Case Study: Bee-A-BeeFarmer

Rowse Honey, in partnership with the Bee Farming Association, created a new apprenticeship scheme to stop the decline of British bee-hives in the UK. Clarion Communications came up with a campaign, led by an army of more than 100 bee farmers, to promote the initiative which involved the take over of the Millennium Bridge in London. It worked – the apprenticeship scheme was massively over-subscribed.

Campaign: Bee-A-BeeFarmer
Client: Rowse Honey
PR Team: Clarion Communications
Timing: July – September 2015


To stop the decline of British bee-hives and future-proof the British bee farming industry, honey brand Rowse Honey created a new apprenticeship scheme with the Bee Farming Association to train a new generation of British bee farmers.

Rowse Honey briefed Clarion Communications to drive awareness of the apprenticeship scheme and encourage recruitment among 18 to 24-year-olds across the country.


It was essential the campaign clearly communicated that it was a Rowse Honey initiative in order to show how the business continues to support the British bee farming industry and drive consumer preference over competitors.

A key objective of the campaign was to encourage young school leavers and graduates to sign up for the three year apprenticeship scheme. Therefore activity needed to drive broad, nationwide awareness, reaching both the target audience of 18 to 24-year-olds as well as their parents, teachers and educators.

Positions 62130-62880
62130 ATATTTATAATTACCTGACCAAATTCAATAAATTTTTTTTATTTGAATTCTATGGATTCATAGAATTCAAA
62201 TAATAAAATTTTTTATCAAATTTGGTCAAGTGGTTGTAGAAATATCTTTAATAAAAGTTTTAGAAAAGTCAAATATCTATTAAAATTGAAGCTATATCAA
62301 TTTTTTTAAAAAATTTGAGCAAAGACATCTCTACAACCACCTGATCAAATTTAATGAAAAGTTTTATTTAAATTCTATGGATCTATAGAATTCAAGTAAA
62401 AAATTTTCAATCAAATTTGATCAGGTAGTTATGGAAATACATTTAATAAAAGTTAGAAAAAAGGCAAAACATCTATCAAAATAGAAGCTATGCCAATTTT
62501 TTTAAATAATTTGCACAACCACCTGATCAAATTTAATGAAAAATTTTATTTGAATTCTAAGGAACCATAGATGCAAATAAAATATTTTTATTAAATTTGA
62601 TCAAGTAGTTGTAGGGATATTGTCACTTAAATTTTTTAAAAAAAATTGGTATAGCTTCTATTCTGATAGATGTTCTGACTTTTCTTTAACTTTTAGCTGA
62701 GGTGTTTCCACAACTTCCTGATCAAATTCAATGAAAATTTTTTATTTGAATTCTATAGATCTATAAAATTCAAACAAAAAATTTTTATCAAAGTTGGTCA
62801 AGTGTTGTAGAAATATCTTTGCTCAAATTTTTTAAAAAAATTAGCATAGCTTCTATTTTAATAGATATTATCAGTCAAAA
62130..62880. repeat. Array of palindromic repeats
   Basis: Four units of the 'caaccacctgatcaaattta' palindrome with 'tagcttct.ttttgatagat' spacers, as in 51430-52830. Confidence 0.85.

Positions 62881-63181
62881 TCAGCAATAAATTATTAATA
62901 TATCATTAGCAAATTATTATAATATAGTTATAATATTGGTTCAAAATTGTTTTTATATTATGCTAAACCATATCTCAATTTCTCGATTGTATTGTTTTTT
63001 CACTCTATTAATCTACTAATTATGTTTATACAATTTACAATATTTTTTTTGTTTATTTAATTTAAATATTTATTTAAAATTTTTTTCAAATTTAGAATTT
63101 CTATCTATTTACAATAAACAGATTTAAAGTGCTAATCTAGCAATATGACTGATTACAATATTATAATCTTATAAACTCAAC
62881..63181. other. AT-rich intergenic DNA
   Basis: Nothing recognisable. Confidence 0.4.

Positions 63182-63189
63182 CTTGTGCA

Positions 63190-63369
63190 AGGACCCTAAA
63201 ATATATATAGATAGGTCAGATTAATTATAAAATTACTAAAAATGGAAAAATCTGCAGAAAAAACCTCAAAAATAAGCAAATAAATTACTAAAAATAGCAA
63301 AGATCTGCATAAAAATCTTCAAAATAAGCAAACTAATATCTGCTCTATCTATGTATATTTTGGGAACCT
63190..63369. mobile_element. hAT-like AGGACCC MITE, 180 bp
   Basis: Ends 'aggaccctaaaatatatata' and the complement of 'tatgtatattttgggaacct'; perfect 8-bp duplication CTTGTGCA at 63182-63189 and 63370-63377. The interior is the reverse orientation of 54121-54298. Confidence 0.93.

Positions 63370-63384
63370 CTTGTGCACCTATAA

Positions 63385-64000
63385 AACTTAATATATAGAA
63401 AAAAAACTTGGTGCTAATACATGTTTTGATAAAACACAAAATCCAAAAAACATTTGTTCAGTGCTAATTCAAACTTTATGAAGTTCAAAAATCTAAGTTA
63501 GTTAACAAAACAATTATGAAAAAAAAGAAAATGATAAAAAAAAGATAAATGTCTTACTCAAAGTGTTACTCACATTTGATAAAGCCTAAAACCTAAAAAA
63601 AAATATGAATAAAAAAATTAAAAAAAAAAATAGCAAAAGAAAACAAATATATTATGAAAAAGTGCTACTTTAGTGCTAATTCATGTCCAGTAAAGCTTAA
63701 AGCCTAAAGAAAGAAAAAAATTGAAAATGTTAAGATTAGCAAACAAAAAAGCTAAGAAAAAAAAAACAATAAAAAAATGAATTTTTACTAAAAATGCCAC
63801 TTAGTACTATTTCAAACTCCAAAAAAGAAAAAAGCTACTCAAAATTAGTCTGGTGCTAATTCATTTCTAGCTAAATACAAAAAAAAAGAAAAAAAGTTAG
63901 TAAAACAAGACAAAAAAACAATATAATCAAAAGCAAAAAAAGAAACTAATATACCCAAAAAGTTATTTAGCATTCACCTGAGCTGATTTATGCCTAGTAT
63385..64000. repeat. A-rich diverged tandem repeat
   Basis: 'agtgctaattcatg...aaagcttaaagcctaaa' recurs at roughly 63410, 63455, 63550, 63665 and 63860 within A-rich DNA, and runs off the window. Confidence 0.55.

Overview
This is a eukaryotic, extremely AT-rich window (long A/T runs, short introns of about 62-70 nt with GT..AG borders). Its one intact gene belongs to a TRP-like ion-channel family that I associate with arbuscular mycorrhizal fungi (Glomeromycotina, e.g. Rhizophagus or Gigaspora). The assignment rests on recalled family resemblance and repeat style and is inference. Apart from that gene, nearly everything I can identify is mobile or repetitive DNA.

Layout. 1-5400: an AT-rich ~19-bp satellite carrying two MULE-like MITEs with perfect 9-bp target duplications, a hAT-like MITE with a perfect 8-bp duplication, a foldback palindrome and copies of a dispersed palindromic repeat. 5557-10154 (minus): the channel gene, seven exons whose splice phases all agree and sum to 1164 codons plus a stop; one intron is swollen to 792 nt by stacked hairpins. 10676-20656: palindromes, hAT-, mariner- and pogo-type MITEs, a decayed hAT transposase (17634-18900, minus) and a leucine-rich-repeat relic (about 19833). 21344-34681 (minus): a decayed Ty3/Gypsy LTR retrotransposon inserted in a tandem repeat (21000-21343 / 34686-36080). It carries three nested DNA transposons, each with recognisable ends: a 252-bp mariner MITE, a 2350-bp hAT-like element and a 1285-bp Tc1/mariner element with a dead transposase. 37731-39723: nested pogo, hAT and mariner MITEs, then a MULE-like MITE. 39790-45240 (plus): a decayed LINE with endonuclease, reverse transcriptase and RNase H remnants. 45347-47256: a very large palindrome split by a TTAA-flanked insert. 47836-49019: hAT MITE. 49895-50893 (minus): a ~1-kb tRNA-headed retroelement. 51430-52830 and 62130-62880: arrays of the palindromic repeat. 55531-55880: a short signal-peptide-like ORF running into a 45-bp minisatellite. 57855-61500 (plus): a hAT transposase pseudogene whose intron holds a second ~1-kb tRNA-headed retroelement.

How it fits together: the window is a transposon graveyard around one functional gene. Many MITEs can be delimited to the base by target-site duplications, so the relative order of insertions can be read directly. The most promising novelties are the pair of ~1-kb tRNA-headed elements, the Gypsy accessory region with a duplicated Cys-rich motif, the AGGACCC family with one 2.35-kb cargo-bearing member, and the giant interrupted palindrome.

Coverage needed to demonstrate how commercial bee-farming is a rewarding and sustainable long-term career and a valid alternative to more traditional options.

As a new apprenticeship scheme for a very little-known career path, Clarion’s challenge was to ensure the campaign secured maximum exposure to drive a high number of recruits and ensure all apprenticeship roles were filled.


Clarion’s approach was to create impactful, inspiring and wide-reaching content – underpinned with strong, in-depth messaging – in order to communicate the benefits of a career in bee farming and persuade young adults to register for the scheme.

A pilot scheme had already been put in place to test the feasibility of the apprenticeship scheme. Clarion’s strategy put the young apprentices who had taken part in the pilot scheme – and who had since committed to the full three year course – at the heart of the campaign, using their stories to educate and inspire their peers.

The Bee-a-Beefarmer campaign had three distinct phases to it:

  • Launch: Announcing Rowse’s commitment to finding a new generation of bee farmers through eye-catching stunt activity.
  • Inspire: Bringing each of the apprentices’ stories to life through interviews and unmissable content in a persuasive manner.
  • Educate: Controlled activity which highlighted the need to future-proof the British bee farming industry with a strong call-to-action to encourage people to sign up to the scheme.

A dedicated Bee-a-Beefarmer URL for apprentice registrations was created using the campaign name as a hook, and with Rowse branding built into the web address to ensure the brand was carried through in all content and coverage.